"The state's attorney's ability to promote these events and her office is not in doubt," Curlett said. "What is in doubt is her ability to meet the core responsibilities of her office and effectively prosecute crime."
Some say Mosby's outreach has helped repair a reputation that was damaged after she failed to secure convictions for any of the six officers she charged in Gray's death.
Farajii Muhammad, a radio host on Morgan State University's WEAA, said Mosby's image took a hit in that case. But he said many city residents believe she is operating within a system that is difficult to change.
Her work in the community is "not necessarily in the job description of the state's attorney's office," he said, but "only helps her in the sense of trying to build relationships."
"If she or any city official is not in the streets, they really won't be able to do their jobs effectively," Muhammad said.
City Council President Bernard "Jack" Young, who donated blazers for the junior state's attorneys to wear, said the city's challenges require a proactive approach from all agencies. "I am happy to see a state's attorney that's out and about in the community," Young said.
Loastine Baylor, a nurse who lives in East Baltimore, said she is thankful that her 14-year-old son was accepted into the Junior State's Attorney program.
It runs for six weeks and takes participants on tours of various aspects of the criminal justice system. They are encouraged to ask tough questions in meetings with the mayor and judges. The program culminates with a law school-style mock trial competition at the University of Baltimore.
In its third year, the program has expanded from 30 to 45 participants, who for the first time are being paid through the city's YouthWorks program.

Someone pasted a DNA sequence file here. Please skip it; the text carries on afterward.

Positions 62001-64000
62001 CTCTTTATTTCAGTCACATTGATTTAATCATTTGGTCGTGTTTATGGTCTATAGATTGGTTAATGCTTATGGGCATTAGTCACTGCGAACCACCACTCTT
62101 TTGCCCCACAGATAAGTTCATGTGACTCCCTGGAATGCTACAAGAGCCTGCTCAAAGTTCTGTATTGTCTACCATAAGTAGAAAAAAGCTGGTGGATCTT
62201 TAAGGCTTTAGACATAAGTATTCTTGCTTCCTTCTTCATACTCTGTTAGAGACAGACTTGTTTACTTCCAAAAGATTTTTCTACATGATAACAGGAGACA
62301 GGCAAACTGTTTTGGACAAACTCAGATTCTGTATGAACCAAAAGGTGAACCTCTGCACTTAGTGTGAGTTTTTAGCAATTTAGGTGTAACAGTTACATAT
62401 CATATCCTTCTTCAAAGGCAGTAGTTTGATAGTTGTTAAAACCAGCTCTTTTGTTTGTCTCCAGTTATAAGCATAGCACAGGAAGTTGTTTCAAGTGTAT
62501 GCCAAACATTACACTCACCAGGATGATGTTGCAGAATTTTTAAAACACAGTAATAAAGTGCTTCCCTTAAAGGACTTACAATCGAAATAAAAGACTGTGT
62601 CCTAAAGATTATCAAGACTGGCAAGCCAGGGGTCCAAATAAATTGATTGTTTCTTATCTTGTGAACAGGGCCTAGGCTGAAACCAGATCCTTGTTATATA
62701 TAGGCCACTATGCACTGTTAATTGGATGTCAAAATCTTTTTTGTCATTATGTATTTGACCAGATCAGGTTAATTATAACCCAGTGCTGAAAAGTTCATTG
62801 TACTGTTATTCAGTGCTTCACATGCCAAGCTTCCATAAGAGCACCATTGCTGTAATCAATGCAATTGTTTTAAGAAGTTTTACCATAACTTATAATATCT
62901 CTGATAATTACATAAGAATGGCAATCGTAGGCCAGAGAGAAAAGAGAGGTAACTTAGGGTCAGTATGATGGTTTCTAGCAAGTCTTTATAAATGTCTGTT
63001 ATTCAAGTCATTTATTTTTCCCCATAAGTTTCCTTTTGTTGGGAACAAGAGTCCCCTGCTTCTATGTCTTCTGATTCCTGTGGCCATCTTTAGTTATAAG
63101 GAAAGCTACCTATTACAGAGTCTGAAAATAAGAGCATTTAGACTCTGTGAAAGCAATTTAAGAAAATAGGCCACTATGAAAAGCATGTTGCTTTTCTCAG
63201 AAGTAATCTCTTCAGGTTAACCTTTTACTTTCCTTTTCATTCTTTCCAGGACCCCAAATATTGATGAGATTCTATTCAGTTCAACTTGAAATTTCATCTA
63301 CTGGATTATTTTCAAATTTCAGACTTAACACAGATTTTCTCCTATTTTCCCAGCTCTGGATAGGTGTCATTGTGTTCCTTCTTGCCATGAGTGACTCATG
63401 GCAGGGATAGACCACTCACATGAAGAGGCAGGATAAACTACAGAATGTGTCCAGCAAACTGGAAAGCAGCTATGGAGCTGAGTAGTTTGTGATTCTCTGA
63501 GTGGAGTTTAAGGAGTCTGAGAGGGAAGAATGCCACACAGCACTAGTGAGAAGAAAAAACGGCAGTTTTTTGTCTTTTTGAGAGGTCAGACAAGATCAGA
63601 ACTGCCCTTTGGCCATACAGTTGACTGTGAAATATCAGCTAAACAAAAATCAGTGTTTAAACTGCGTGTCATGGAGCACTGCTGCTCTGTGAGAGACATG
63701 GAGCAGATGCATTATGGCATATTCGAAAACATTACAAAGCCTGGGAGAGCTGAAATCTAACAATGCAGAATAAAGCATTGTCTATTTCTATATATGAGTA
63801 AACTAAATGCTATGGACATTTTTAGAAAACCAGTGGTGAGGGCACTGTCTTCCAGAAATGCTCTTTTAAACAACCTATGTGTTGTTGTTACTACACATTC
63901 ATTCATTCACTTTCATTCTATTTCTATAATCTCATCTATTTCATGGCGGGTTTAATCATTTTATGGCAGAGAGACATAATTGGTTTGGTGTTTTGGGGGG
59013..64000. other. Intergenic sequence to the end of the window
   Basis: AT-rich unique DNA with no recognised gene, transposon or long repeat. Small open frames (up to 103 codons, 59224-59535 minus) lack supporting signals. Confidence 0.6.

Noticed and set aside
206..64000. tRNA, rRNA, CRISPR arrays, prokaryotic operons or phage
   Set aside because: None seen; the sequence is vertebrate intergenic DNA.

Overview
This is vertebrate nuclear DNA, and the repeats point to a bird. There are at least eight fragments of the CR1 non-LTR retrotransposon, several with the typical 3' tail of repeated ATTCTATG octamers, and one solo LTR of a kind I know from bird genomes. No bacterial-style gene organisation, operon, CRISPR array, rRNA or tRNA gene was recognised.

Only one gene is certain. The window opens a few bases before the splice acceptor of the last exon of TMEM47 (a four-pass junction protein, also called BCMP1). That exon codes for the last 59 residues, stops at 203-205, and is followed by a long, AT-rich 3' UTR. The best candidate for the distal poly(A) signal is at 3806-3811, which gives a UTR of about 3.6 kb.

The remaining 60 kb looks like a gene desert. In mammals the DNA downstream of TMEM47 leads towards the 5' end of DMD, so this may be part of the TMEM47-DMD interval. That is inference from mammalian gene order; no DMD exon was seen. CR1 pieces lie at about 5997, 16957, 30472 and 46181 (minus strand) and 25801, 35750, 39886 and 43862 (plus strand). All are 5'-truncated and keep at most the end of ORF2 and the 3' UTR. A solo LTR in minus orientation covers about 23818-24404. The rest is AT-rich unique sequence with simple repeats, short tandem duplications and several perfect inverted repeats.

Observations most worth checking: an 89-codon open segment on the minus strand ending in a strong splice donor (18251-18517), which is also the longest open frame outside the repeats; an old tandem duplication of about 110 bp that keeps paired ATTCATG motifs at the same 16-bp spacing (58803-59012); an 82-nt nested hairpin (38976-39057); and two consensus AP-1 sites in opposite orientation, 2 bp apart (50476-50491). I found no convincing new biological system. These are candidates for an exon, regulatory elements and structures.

Baylor said she does not have to worry about her son this summer while she is at work.
"It's a life-saver," she said.
Mosby's office also runs the Great Expectations program, which introduces fourth-graders to the criminal justice system, and Aim to B'More, which connects first-time offenders with job opportunities.
Each year the programs have collectively reached about 90 people. The criminal justice system is swamped with thousands of cases.
As the youths filed into the opening ceremony for the Junior State's Attorneys program, proud parents filled rows of seats and held up cell phones to take pictures.
Mosby placed a pin on the jacket of each participant, and posed for more photos.
"As junior state's attorneys, I as state's attorney have high expectations of each and every one of you," Mosby told them. "In order to stop the violence we must invest in our young people. You are the city's future."
Brian Gray, a 14-year-old who said he lives in Parkville and attends Archbishop Curley High School, said he wants to learn about the law.
"In law you get to talk a lot, and show you have a voice to protect people who can't do it themselves," he said. "You have to make other people believe you, even if the situation isn't always believable. I really enjoy that challenge."
He said summer diversions are important for kids his age, to keep them out of trouble and away from bad influences.
Jamal Karim, 14, who lives in the city's Lakeland neighborhood, said he was referred to the program by a mentor. He said he wants to learn more about the law because he expects to be pulled over by the police and wants to know his rights.
"Growing up here is not easy," he said. "You're surrounded by so much wrongdoing. It's so easy to pick up a drug or pick up a gun and go shoot somebody. It's hard to pull yourself away from that.
"You keep yourself positive, your whole community will turn."